Putin’s Visit Demonstrates that Geopolitical Choice is Inevitable

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April 22, 2016 18:11

Putin’s visit to Belarus on May 30 has been presented as evidence of primary importance of post-Soviet integration for the leaders of Belarus and Russia. In the near future, cooperation between Belarus and Russia will continue to be relatively conflict free. However, Russia’s support of Belarus will not go beyond what is necessary to maintain a minimal stability. 

Within the international context, Putin’s first foreign visit to Belarus, after which he will make short visits to Berlin and Paris, is associated with his refusal to join the G8 summit in Camp David. 

The visit is also linked to Putin’s first decree as President on the measures for the implementation of foreign policy, which prioritises the relations with Belarus and integration within the EurAsEC Customs Union.

The visit was staged by the Russian side. Its format of a Lord’s visiting his land was supported by the Belarusian side. It should be stressed that while Putin was listing the topics for discussion with the Belarusian party, it looked as if the previously prepared list had little to do with the actual subject of conversation with the Belarusian side.

Meanwhile, topics prepared in advance, namely, the allocating of a long-awaited third tranche of the EurAsEC loan of USD440 million, two contracts for the loan to finance the preparatory work for the construction of the Belarusian nuclear power plant (USD204 million + USD285 million) indicate quite extensive and positive developments in the current situation.

No conflict issues such as trade of oil and petroleum products without paying customs duties to the Russian budget or delays in privatisation have been publically discussed. It is likely that they have not been seriously considered at all.

The major objectives of the visit were mostly of symbolic character: to demonstrate close ties and alliance. After a break, Putin faces difficulties in his third term of presidency.

The consequences of the pre-election boost of the economy, drop in oil prices, decline in the authority of official establishment within the Russian political account for an emergent need to focus the foreign policy on the immediate environment. In the international arena, Russia has only to be engaged in minor attacks and boycott advances of major actors’ interests.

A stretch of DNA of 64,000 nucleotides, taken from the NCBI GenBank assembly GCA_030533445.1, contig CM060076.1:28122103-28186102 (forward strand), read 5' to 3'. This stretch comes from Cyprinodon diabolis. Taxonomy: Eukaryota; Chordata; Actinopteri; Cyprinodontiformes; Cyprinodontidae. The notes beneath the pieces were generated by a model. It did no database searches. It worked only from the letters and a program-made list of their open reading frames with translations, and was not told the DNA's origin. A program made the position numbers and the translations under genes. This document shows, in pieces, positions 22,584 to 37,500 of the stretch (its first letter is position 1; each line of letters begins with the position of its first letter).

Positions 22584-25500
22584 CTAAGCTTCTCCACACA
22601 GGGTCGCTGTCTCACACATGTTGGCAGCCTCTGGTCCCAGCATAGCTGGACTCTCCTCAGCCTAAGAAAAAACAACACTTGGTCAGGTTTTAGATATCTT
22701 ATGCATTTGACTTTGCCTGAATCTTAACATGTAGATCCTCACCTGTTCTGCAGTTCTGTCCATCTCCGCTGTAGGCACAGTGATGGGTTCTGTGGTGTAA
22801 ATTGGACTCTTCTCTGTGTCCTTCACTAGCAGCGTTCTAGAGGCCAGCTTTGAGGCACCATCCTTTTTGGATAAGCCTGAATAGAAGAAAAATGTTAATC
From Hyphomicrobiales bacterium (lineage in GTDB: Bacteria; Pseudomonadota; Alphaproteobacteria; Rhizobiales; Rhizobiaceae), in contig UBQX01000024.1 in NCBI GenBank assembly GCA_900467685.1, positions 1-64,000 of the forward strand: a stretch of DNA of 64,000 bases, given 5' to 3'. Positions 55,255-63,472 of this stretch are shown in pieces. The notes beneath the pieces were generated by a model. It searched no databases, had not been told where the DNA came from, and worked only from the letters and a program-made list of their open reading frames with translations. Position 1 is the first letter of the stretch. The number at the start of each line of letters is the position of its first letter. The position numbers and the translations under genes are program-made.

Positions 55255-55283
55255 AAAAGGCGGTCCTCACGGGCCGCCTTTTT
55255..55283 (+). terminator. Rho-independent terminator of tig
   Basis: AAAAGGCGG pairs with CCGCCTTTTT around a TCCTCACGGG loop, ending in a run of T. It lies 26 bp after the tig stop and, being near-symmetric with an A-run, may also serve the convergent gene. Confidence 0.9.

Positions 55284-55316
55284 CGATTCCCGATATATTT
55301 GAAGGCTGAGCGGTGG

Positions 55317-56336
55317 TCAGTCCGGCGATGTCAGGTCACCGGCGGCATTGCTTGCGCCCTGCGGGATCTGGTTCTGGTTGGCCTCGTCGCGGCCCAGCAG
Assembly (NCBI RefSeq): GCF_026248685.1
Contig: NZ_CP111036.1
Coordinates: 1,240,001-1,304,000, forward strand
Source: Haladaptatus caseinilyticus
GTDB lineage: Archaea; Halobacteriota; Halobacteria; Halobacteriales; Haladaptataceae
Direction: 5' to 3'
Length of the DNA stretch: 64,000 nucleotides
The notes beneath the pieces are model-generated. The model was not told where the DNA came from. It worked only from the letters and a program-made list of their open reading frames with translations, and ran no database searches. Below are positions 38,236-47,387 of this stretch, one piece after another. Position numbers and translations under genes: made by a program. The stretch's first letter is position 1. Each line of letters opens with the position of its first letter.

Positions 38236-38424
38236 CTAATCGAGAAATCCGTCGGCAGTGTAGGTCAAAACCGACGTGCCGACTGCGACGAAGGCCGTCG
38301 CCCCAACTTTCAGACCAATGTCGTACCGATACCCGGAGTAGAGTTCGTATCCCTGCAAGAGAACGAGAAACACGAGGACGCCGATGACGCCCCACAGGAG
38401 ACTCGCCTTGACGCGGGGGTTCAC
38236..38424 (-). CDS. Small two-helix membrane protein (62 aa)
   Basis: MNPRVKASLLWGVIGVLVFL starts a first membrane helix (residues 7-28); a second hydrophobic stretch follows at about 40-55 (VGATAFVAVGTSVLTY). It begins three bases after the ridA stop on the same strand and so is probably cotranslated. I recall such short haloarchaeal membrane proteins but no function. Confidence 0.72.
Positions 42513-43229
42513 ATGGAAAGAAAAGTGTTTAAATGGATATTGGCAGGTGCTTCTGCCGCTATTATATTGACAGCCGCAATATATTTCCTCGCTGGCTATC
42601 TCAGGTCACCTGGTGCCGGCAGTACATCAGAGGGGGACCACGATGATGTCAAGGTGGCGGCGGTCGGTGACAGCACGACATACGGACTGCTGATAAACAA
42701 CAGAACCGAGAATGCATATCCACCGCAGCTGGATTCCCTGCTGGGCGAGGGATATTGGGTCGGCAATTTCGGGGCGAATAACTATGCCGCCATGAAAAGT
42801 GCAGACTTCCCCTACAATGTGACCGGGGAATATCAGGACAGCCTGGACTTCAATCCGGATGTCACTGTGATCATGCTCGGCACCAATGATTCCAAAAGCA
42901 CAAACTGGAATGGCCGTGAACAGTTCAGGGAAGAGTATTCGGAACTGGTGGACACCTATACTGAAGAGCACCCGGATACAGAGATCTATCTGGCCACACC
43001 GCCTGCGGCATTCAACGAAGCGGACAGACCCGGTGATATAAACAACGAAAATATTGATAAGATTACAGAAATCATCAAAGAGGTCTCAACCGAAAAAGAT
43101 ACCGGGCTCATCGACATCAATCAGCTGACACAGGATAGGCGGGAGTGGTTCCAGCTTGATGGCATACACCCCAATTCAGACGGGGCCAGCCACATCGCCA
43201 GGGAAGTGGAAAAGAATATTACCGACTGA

The trend of expansion is logically replaced by the trend of defense. The value of an ally that fully guarantees observation of major Russian interests on his territory grows. For a certain time, it allows not to notice minor mischief and treat it as a payment in exchange for loyalty in controversial issues.

Lukashenko is now in a similar situation. His tasks are to keep power and strengthen his authority within the country, which does not leave him any possibilities for even a little transformation. Consequently, it increases his dependence on Russia’s economic support and deprives him of freedom to maneuver in his foreign policy.

It is evident that for some time Russia and Belarus will keep an agreement on major issues of cooperation. However, it does not rule out minor disputes over how soon Belarus will join the regulatory norms and standards of the Customs Union or over the privatisation of the Belarusian enterprises.

Russia will continue to provide a limited financial aid for the Belarusian economy sufficient to maintain social stability in the country. However, the financing can not provide for the modernization of economy, increase in wages and salaries to such a level that can be compared to Russia. Such a short leash will encourage the Belarusian leadership to seek alternative opportunities.

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The Belarusian authorities regard the Catholic conference as yet another international event to promote Minsk as a global negotiating platform. Minsk’s proposal to organise a meeting between the Roman-Catholic Church and the Russian Orthodox Church is rather an image-making undertaking than a serious intention. However, the authorities could somewhat extend the opportunities for the Roman-Catholic Church in Belarus due to developing contacts with the Catholic world.

Minsk is attempting to lay out a mosaic from various international religious, political and sportive events to shape a positive image of Belarus for promoting the Helsinki 2.0 idea.

Belarus’ invitation to the head of the Holy See for a meeting with the Patriarch of the Russian Orthodox Church should be regarded as a continuation of her foreign policy efforts in shaping Minsk’s peacekeeping image and enhancing Belarus’ international weight. The Belarusian authorities are aware that their initiative is unlikely to find supporters among the leadership of the Russian Orthodox Church in Moscow. In Russia, isolationist sentiments prevail.

In addition, for domestic audiences, the authorities make up for the lack of tangible economic growth with demonstrations of growth in Minsk’s authority at international level through providing a platform for religious, sportive and other dialogues.

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